But if not the “ick” factor then what’s keeping so many proponents of equality from actually fighting for equal rights for *all* as they did/do for homosexuals?

    Dr. Coyne previously asked what harm could come from same sex marriage. I propose at least two.

    First, I’m of a mind that associating same sex marriage with polygamy and consensual incest generates the kind of backlash that can put a nice dent on gainful employment and career. There is evidence of this already. And from my experience the ones generating the bile aren’t the religious folk, but proponents of same sex marriage. In every discussion or debate I’ve had the reaction is the same: anger, hostility, threats. 99% want anything but for gay marriage linked to polygamy or consensual incest.

    I’d love to see a celebrity or someone of Dr. Coyne’s stature try to move that flag forward a bit just to see the reaction. And if that celebrity or Dr. Coyne got the reaction I’m suggesting, one could safely imagine the effect on the not so famous.
    The loss of free speech or retribution for excercising it, then, are one potential harm.

    Second, there are some districts who’ve taken the bull by the horns and introduced same sex marriage and LGBTQ issues into public schools. If there are no legitimate objections to polygamy and consensual incest should these not be added to the mix? Shouldn’t children be taught or at least have materials that affirm polygamy and consensual incest as legitimate attractions and relationships?

    No matter how I slice this particular pie I can’t find a reasonable objection to presenting polygamy and consanguinaity in public schools *if* gay marriage and LGBTQ issues are being introduced to students. I can see this only as a harm and a great one at that.

    A word on the Swedes: they allow marriage between siblings who share only *one* parent; that is, stepbrothers and stepsisters. This is not the consensual incest we are discussing. In either case, the Swedish remain only half as enlightened as Szopeno @ comment 22 above.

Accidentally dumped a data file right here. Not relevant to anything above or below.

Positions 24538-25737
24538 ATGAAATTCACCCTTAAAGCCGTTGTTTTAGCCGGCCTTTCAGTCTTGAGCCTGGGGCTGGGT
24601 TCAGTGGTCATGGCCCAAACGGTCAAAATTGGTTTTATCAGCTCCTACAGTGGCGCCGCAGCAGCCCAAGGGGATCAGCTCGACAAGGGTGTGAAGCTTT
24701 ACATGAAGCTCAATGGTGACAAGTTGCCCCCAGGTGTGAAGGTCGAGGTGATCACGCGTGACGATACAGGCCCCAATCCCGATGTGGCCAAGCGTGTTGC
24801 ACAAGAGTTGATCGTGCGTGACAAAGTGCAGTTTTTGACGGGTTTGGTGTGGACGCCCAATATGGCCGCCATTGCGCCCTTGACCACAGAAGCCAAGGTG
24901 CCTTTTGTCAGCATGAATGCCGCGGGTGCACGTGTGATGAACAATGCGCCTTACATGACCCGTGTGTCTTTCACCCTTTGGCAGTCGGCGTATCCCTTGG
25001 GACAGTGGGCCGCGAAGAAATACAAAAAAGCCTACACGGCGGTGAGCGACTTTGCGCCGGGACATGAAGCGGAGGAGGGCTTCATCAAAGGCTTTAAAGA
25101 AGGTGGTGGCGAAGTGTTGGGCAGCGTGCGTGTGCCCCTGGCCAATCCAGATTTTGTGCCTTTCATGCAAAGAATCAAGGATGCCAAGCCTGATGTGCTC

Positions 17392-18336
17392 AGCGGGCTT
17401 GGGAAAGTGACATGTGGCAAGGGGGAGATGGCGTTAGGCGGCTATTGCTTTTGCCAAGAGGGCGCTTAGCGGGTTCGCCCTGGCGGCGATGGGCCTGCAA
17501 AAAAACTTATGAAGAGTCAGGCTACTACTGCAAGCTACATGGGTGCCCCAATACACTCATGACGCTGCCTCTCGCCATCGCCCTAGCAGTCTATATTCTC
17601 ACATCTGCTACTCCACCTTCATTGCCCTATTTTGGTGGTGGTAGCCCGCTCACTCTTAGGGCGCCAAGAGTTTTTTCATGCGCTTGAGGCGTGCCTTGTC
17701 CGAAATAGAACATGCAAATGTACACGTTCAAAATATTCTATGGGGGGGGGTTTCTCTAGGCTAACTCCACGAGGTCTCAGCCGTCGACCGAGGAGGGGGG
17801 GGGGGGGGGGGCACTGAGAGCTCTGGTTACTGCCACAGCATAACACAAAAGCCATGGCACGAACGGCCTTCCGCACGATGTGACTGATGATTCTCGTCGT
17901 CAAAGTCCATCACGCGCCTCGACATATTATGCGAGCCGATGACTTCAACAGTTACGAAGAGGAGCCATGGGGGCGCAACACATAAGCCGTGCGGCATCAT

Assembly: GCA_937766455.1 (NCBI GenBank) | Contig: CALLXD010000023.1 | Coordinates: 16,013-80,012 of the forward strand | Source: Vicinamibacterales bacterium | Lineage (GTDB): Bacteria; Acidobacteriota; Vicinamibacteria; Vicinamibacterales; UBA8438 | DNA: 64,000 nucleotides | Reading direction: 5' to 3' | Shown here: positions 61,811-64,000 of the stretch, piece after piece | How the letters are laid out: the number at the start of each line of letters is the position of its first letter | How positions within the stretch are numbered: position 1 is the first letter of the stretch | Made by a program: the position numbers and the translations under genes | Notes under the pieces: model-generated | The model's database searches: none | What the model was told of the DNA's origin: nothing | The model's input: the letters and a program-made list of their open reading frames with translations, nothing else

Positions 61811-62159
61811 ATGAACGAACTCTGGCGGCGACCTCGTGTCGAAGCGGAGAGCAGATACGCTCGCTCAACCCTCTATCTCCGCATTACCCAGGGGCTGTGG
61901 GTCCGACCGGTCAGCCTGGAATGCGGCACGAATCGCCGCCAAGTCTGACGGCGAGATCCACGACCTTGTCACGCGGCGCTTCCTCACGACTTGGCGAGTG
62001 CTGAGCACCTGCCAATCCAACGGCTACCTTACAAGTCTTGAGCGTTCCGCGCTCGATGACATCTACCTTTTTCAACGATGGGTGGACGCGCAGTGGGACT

Looking back on what I’ve written it’s a jumbled, somewhat erratic mess. It is no less rambling than my previous entry. You can blame all of it on the abysmal state of public education. I’ll just blame my too-damned-tight shoes.

    Apologies to you and Dr. Coyne if any of this claptrap offends. ‘Twasn’t my intent. I appreciate your honesty. It’s awful rare in this kind of discussion.

    Finally, I’m interested in knowing in what way Dr. Coyne found my previous (and likely THIS!) post “misguided”.

    Gracias and regards,

    • eric
      Posted July 13, 2015 at 10:22 am | Permalink

      Why isn’t Dr. Coyne or anyone else who waves a rainbow flag in support of equal rights showing the same fervor and sympathy for polygamists and consanguinists is what I’m after. *That* is the gist of my previous post.

      I can’t speak for anyone else, but for me, those two forms of marriage carry with them potential issues with informed consent that do not crop up for monogamous same sex marriage between adults. See my replies to @6 and @15 for my more detailed opinion.

      Dr. Coyne previously asked what harm could come from same sex marriage. I propose at least two.

      First, I’m of a mind that associating same sex marriage with polygamy and consensual incest generates the kind of backlash that can put a nice dent on gainful employment and career.

      You have completely missed the boat here. JAC’s challenge to you was to ask what harm is caused by gay people marrying. You have claimed that advocates of unpopular causes may face some social opprobrium – loss of job, etc. Yes that’s possible. But it has nothing to do with Jerry’s question.

      No matter how I slice this particular pie I can’t find a reasonable objection to presenting polygamy and consanguinaity in public schools *if* gay marriage and LGBTQ issues are being introduced to students.

      1. SSM between adults is no different than opposite monogamous marriage between adults in terms of informed consent. Historically however, poly marriage does seem to be different in that young women are regularly coerced into marriages – well, at least far more often than they are coerced into monogamous marriages in the west.